What is the financial services world coming to? Justin Bieber is offering a pre-paid debit card for teens. Are you serious? It’s bad enough we have to listen to his music and watch his ridiculous commercials. Now we have to compete with him, too?

Although there will probably be very little real competition Bieber brings when it comes to reaching teens and their money, there are a few things we can gain from his entry into the financial services sector.

Here are some lessons financial institutions can learn from Bieber’s pre-paid debit card:

(1) Offer a better pre-paid debit card or consumer friendly checking. Ron Shevlin has been warning us for the past year about the “de-banked” and pre-paid debit cards. If you haven’t read his post “The Debanked: The $1.7 Billion Threat to Banks,” it’s a must-read. Whether you like it or not (and think the Bieber card is stupid, which it is), there is a market  (and a growing younger demographic market) that are opting for pre-paid debit cards. Financial institutions can respond with their own pre-paid card as a product or offer a more consumer friendly checking account. Not doing so ignores one of the trends in banking today. The biggest issue to improve either product: fees. Whether you offer a checking or pre-paid debit card make sure you are addressing consumers concerns about fees. The reality of the Bieber card is that it is a horrible deal for consumers. Beat the horribleness of Bieber.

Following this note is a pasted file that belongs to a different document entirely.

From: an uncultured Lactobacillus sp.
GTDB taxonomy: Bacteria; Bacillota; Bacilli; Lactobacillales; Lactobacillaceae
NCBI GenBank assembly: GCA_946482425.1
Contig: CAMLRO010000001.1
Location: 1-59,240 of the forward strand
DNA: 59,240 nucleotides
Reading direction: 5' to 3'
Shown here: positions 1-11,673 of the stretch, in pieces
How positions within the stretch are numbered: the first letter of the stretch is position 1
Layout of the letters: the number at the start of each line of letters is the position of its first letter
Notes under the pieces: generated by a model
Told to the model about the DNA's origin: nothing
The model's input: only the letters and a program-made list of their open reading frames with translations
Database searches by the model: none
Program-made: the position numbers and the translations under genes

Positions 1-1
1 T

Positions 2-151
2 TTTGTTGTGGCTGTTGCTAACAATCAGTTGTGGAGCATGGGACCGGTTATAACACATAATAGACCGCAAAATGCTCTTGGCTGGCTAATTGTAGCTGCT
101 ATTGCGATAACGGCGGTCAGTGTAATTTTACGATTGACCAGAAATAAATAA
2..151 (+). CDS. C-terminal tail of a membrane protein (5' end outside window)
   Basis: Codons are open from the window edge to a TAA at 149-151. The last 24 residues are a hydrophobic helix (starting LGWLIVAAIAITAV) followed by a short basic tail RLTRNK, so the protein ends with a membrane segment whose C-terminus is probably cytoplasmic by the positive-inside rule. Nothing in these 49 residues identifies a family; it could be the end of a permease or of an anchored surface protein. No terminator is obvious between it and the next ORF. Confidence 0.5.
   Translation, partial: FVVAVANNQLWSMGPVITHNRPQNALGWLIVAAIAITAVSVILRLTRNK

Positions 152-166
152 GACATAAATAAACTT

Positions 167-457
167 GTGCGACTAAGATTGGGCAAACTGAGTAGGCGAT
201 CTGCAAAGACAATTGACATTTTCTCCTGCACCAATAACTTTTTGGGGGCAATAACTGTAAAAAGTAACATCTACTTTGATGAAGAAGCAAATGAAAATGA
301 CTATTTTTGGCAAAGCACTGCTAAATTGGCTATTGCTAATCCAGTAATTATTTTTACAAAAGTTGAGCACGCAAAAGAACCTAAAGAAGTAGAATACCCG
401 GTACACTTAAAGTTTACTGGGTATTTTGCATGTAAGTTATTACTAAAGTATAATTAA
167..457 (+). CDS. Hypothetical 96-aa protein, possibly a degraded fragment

2) Use video tools to reach teens. How did Bieber launch the card? With social media but also primarily through YouTube. You can check out his video.

Whether you hate Bieber or have a case of Bieber Fever, you have to give him credit: he knows how to reach the teen market. And video is the way to go. The number one search engine for people 30 is not Google, Bing or Yahoo. It’s YouTube. So how are you using this channel at your credit union or bank? As we noted in the post “Video Has Their Attention—Does it Have Yours?” financial institutions must start using video as a central component of their marketing efforts (and not just an after thought). These tactics could include a video annual report, a more robust digital strategy, a customized YouTube channel, short financial education clips and video member testimonials.

(3) Educate teens (and the many anti-Bieber people). Most consumer advocates are jumping on the Bieber pre-paid debit card as a bad deal. Even the president of SpendSmart Payments (the company behind the card) said, “If you want to teach teens responsible spending then there are better, less expensive ways of doing so. Teaching teens that it’s OK to pay a fee to use your own money is the exact opposite of what you should be teaching them.” What? The CEO just admitted the pre-paid debit card is a bad deal for teens? Then why are you offering it? And note that the company’s web address is “billmyparents.com.” Now is the right time to educate teens (and their parents) just how important being smart about your money is. Demonstrate in tangible ways how much money you are saving them with lower fees. Use the news coverage about the Bieber card to your advantage. Contact local reporters and share your concerns regarding what a bad deal the Bieber card is. Write an editorial piece in the local newspaper. Craft your own ant-Bieber video. Remember, however, that the best way to reach Gen. Y is still through mom and dad.

(4) Nothing. The reality is the Bieber pre-paid debit card is going to flop. After all, this is Justin Bieber we’re talking about.

Now that this post is done, I’m off to listen to “Baby.